Lakota War Dance: Warrior hunting or searching for enemies.
The Lakota inhabited a large portion of the northern Great Plains. The Crow were directly to the west, Mandan and Hidatsa to the north, and Ponca, Omaha, and Pawnee to the south.
Warriors proudly recollected their notable coups on formal occasions and rewarded them with appropriate insignia, such as specially trimmed feathers, marks on their horses' flanks, beaded or quillwork strips on the war shirts, or pictographs painted on buffalo robes and tipi covers.
The Lakota were originally part of the seven council fires (Otchenti Chakowin - also said: Oceti Sakowin), made up of 7 bands: 4 Dakota, 2 Nakota (3 later counting the Assiniboin), and one Teton or Lakota band. The Dakota were the predominant people in this arrangement. First recorded contact with the Dakota was by Jesuits in 1640 and 1658, in the area of present-day Green Bay, Wisconsin, and in the forests in southern Minnesota.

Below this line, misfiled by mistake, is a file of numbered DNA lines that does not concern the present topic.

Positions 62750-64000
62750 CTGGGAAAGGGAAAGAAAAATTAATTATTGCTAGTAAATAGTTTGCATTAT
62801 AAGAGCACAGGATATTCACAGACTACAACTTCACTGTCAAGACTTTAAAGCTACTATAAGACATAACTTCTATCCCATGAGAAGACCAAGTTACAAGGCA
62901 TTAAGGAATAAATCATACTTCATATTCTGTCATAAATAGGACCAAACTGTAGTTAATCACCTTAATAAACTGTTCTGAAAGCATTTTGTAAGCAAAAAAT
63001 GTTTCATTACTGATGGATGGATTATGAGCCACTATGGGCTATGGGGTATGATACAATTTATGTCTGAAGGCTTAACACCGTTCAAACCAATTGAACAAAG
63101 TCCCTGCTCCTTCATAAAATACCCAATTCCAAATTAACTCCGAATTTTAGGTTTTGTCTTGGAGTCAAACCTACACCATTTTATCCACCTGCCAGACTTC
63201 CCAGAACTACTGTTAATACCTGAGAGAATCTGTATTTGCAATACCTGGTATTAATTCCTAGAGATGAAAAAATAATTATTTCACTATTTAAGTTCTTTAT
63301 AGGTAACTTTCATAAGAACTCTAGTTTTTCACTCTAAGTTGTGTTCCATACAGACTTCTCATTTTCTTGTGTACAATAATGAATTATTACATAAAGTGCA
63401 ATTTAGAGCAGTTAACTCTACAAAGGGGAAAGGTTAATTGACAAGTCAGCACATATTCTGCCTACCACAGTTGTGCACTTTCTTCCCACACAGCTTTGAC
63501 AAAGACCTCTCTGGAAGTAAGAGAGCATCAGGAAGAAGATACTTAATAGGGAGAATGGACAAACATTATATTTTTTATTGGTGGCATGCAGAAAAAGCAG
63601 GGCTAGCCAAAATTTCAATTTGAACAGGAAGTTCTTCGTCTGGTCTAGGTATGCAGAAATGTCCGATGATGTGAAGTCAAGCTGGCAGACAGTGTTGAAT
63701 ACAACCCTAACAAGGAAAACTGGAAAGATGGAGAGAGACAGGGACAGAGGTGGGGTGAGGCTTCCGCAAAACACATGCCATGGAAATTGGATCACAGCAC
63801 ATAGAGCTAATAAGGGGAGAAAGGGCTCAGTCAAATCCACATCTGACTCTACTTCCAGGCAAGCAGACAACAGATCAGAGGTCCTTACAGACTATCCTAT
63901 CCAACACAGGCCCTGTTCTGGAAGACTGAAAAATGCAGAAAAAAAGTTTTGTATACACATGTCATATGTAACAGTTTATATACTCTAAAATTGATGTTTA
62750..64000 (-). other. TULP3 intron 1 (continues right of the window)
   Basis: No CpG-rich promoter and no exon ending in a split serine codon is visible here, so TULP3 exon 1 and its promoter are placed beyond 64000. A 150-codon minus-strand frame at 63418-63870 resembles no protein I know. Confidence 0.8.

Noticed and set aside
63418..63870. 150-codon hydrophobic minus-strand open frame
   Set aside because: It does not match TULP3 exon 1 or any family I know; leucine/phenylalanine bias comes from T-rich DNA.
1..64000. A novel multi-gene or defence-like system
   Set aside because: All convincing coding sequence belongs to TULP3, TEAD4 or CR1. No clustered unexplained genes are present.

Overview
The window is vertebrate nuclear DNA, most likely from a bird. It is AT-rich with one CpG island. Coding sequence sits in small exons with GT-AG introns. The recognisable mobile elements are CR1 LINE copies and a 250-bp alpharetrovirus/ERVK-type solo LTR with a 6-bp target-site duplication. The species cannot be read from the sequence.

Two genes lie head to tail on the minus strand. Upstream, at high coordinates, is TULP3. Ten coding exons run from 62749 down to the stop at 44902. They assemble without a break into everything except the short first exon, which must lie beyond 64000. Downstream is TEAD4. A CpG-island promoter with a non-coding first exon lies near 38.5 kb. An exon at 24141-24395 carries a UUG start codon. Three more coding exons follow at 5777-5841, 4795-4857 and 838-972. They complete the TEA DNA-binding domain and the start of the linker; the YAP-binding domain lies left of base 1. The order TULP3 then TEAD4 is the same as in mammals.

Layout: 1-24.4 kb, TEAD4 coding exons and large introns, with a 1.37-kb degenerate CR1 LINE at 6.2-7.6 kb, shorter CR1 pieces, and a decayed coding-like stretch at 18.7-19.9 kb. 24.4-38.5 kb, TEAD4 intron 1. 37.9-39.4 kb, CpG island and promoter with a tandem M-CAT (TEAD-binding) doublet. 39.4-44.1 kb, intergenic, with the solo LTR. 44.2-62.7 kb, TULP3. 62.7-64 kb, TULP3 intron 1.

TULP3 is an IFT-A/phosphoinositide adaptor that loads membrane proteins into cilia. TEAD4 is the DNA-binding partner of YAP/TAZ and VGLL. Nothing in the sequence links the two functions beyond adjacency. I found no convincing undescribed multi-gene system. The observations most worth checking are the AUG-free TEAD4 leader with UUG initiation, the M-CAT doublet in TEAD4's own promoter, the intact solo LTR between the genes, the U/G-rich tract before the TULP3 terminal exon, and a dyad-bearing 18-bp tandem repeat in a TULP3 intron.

Men's Northern Traditional dancing as a category is contemporary, and has evolved out of Plains style warrior society dances. Each Plains tribe had several warrior societies, and these societies had similar but contrasting ceremonies, regalia, and songs as each other. For many tribes, these dances were ritualistic, and pertinent to success for the warrior society members.